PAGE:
Failure of redress system: Press corps on sexual harassment
The Indian Women’s Press Corps (IWPC) and the Delhi Union of Journalists (DUJ) have expressed solidarity with women journalists and employees in media who have spoken out about the sexual harassment they allegedly faced from superiors and colleagues.
“The fact that many of the complaints have gone unheard despite being brought to the notice of the appropriate authorities is disturbing and a matter of grave concern.
“It is also reflective of a systemic malaise where despite the enactment of the Sexual Harassment of Women at the Workplace (Prevention, Prohibition and Redressal) Act, 2013, the committees required to address these complaints and grievances are either not properly constituted or simply do not exist,” the IWPC said.
All media organisations have a legal obligation under the act to set up such committees in every branch office and disseminate information about what constitutes sexual harassment as well as the avenues to seek redress.
There should be regular sensitisation of all employees towards what constitutes “welcome” and “unwelcome behaviour”, the IWPC added.
The collective of women journalists pointed out that “the phenomenon of many women journalists speaking out through the social media has arisen precisely because of either the absence or the abject failure of robust institutional grievance redress mechanisms that ought to have been readily available to the complainants in the first place”.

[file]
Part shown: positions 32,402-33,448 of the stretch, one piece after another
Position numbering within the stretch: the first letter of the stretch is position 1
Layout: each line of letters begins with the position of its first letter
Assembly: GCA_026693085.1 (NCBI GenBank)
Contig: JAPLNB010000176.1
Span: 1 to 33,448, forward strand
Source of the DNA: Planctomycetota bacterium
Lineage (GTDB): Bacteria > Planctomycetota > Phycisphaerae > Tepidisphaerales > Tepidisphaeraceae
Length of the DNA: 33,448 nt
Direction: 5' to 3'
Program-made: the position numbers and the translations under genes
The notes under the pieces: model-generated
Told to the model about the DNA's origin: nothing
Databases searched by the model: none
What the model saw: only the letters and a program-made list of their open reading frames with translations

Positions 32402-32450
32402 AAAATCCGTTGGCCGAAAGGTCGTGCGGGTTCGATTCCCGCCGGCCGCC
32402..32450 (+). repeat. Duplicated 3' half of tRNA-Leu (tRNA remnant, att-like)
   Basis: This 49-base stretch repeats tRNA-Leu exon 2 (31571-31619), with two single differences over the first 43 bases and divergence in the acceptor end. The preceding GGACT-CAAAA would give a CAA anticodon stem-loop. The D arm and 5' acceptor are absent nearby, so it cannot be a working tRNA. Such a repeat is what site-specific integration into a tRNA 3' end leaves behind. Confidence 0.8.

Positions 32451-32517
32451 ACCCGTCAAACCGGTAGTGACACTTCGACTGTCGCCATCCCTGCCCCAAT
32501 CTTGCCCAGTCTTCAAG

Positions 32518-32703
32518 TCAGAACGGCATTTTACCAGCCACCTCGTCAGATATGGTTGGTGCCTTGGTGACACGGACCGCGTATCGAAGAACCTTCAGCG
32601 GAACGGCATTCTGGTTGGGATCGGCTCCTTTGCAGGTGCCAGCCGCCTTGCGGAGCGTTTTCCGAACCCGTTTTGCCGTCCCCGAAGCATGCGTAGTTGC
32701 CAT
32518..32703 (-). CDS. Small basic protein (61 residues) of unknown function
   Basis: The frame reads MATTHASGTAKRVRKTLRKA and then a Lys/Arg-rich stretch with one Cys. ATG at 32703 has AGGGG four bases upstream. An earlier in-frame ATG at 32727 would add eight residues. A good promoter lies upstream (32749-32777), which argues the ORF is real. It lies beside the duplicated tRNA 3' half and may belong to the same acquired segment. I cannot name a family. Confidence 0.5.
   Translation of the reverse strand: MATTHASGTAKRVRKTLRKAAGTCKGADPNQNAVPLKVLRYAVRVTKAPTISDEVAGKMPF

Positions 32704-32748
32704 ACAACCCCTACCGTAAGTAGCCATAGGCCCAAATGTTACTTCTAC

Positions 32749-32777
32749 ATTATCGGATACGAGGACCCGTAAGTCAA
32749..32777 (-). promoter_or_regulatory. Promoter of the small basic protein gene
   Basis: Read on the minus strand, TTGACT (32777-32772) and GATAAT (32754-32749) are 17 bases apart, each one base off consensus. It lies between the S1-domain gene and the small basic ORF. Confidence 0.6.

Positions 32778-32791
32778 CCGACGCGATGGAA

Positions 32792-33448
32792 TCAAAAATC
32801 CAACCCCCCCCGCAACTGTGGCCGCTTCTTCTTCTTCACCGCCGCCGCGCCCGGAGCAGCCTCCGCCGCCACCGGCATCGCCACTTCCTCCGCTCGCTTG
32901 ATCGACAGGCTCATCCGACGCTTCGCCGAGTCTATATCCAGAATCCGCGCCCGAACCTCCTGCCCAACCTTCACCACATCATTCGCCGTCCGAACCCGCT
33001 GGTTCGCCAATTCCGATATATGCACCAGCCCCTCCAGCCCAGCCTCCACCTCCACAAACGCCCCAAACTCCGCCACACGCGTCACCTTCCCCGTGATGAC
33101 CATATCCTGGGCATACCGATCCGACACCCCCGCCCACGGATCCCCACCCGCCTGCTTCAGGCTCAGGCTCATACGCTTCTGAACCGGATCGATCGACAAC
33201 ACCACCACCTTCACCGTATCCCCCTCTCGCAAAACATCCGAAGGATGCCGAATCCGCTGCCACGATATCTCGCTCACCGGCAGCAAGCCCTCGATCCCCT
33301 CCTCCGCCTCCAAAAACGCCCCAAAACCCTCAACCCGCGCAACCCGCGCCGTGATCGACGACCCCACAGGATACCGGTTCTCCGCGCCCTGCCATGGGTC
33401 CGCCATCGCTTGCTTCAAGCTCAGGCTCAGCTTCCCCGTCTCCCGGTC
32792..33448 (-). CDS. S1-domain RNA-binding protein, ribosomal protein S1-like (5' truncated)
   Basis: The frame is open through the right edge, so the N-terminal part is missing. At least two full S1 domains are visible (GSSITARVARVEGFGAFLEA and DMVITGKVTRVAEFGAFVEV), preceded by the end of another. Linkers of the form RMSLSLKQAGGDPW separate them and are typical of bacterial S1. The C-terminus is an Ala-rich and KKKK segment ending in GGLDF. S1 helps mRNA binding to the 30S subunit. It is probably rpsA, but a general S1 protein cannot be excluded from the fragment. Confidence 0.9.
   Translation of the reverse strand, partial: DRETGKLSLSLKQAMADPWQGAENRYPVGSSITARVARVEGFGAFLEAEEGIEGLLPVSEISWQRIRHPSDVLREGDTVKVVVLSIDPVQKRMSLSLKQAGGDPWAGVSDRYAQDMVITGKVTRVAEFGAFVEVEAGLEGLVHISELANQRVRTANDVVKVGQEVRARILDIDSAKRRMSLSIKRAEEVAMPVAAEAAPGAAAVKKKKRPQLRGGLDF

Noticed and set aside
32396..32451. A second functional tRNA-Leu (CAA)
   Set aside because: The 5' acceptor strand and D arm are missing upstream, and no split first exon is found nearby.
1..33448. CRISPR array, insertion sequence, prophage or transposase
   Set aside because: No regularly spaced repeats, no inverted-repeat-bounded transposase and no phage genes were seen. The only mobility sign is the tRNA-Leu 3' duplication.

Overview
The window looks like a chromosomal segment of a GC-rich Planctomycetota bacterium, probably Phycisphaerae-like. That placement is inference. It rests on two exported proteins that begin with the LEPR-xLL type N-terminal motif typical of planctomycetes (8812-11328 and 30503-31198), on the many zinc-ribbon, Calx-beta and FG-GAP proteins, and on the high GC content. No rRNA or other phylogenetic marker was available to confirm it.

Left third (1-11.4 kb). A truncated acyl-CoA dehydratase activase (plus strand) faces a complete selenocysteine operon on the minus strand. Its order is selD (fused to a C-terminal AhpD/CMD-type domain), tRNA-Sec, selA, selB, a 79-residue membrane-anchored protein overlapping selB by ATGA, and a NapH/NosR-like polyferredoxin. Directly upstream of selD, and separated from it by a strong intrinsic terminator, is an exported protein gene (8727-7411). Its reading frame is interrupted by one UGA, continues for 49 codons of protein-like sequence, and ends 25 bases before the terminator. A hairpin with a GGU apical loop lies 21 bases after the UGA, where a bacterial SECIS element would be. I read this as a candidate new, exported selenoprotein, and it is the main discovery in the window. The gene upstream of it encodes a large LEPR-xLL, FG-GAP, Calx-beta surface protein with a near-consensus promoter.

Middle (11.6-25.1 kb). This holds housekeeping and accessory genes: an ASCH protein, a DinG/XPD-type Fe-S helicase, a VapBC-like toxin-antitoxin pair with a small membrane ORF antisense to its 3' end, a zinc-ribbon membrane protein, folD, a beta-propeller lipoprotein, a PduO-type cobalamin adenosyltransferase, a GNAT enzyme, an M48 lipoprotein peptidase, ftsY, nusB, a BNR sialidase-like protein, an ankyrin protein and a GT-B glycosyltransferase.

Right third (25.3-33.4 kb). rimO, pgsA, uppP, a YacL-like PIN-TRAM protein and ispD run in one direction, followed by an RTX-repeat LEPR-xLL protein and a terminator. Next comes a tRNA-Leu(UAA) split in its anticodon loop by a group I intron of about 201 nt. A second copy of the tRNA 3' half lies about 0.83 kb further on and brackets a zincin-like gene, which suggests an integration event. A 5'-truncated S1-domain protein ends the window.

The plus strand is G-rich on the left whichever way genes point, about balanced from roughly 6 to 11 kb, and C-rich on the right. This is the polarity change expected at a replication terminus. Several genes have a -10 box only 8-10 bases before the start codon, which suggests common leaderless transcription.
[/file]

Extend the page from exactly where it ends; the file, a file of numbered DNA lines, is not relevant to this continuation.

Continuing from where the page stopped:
The DUJ statement recognised the courage of women journalists in naming and shaming senior journalists.
At the same time, DUJ has cautioned women journalists against misconstruing certain situations and against naming individuals without some kind of proof of harassment.
The DUJ Gender Council said it expected the managements of all media houses where the accused journalists work to take cognisance of the complaints, refer them to the internal complaints committees and take due action if the accused were found guilty.